The word Sanctify in the New Testament is the Greek word ἁγιάζω or hagiazō. This verb means “to hallow or to be holy.” This is God’s work in those He saves. Prior to our salvation, all of us are spiritually filthy. When God begins this sanctification process, He is actually removing us or separating us from fellowship with the world. All Christians are called to not love the world and this becomes more and more true in them as their fellowship with God grows while their fellowship with the world dies away. This is how God sanctifies His people and conforms them to the image of His Son (Romans 8:29.) This amounts to a moral renovation, which flows from the work of the Holy Spirit (Romans 8:13; 12:1,2; 1 Corinthians 6:11, 19, 20; 2 Corinthians 3:18; Ephesians 4:22-24; 1 Thessalonians 5:23; 2 Thessalonians 2:13; Hebrews 13:20,21). This is God calling His children to holiness while graciously giving them what He commands (1 Thessalonians 4:4; 5:23).
We talk a great deal here about regeneration. All genuine Christians are regenerate. They are New Creations. Regeneration is birth while Sanctification is growth. As New Creations believers receive at their new birth from God desires that were non-existent before including desires for God, for holiness, and to be the cause of bringing glory to His name. They also deeply desire fellowship with God through prayer and worship. They also desire to love and help others. God implants these at salvation. They are grown through the work of the Holy Spirit according to God’s purpose. This enables Christians to fulfill these godly desires (Philippians 2:12, 13). As they mature, Christians become more and more Christlike. Christ’s character becomes more and more manifest in them through the fruit of the Spirit (2 Corinthians 3:18; Galatians 4:19; 5:22-25).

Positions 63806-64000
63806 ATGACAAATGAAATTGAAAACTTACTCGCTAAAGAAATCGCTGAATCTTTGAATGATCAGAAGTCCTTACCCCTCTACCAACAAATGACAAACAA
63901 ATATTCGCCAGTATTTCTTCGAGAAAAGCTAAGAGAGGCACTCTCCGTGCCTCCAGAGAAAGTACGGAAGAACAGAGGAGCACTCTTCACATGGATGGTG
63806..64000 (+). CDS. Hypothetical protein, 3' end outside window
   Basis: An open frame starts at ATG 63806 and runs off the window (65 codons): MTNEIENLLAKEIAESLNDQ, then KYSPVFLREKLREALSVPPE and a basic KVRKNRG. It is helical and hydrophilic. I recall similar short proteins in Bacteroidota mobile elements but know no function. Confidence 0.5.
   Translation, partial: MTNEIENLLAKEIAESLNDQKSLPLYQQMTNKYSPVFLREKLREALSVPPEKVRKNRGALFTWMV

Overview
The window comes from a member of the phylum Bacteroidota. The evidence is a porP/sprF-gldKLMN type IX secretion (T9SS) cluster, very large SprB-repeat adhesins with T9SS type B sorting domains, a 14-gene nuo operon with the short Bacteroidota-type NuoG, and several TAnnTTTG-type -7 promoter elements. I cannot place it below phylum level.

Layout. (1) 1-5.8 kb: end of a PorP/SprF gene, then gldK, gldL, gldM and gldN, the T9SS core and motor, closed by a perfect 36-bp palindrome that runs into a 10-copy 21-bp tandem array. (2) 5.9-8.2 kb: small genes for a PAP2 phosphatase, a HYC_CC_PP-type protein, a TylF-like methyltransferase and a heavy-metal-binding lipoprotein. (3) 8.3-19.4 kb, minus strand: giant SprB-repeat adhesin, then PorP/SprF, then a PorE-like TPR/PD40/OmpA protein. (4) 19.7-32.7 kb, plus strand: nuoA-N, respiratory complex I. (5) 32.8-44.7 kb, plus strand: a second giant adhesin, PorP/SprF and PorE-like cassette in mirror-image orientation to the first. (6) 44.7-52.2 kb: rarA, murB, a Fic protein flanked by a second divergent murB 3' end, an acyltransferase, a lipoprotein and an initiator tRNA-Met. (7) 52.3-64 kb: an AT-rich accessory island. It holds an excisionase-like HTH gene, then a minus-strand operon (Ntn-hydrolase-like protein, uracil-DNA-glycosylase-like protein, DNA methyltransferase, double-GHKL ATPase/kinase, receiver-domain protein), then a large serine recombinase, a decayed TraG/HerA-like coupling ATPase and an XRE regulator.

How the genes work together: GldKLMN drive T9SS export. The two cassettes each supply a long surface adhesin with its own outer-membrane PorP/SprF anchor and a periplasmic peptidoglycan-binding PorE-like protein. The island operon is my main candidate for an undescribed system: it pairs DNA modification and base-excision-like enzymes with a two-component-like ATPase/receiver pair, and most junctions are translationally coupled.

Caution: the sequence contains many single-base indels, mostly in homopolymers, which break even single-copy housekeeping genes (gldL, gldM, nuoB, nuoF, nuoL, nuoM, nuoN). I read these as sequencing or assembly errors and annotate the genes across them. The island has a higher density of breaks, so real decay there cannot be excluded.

Regeneration, like baptism by the Holy Spirit, takes place in a moment at salvation. In regeneration, the believer is actually brought from spiritual death unto life. This is God’s work exclusively. Our sanctification is an ongoing process depending upon God’s continual work in us. It consists of our seemingly never-ending struggle against sin. We are genuinely sanctified as we seek to obey God in our repentance fully dependent on God (2 Corinthians 7:1; Philippians 3:10-14; Hebrews 12:14). Never forget my brethren that we cannot do good works without our Lord’s enablement, which He is ready to give in order to strengthen us so we are able to abide in Him by asking for His help in all we do (Colossians 1:11; 1 Timothy 1:12; 2 Timothy 1:7; 2:1).
My brethren, our sanctification is the process through which our gracious God grows our Lord’s character in us over time. A huge part of this is our struggle with sin. We err when we try to do this without our Lord’s help. In fact, we are not abiding at the level we need to if we try to be self-sufficient in this. Remember, we did not save ourselves nor can we sanctify ourselves.
I am convinced that how we deal with the Obama administration during this time is a huge part of our sanctification. We must balance out what we are commanded to do in that we must be good citizens, but we must also be obedient to God in all things. Therefore, when our government attempts to enforce unrighteousness upon us we have no choice except to take a stand in obedience to God. This is exactly the opposite of my friend’s remark above about caring far more about the economy than what the Bible has to say about homosexuality and the murder of unborn babies. Let us seek the Lord in prayer for wisdom, discernment, and direction. We cannot compromise my brethren.
Soli Deo Gloria!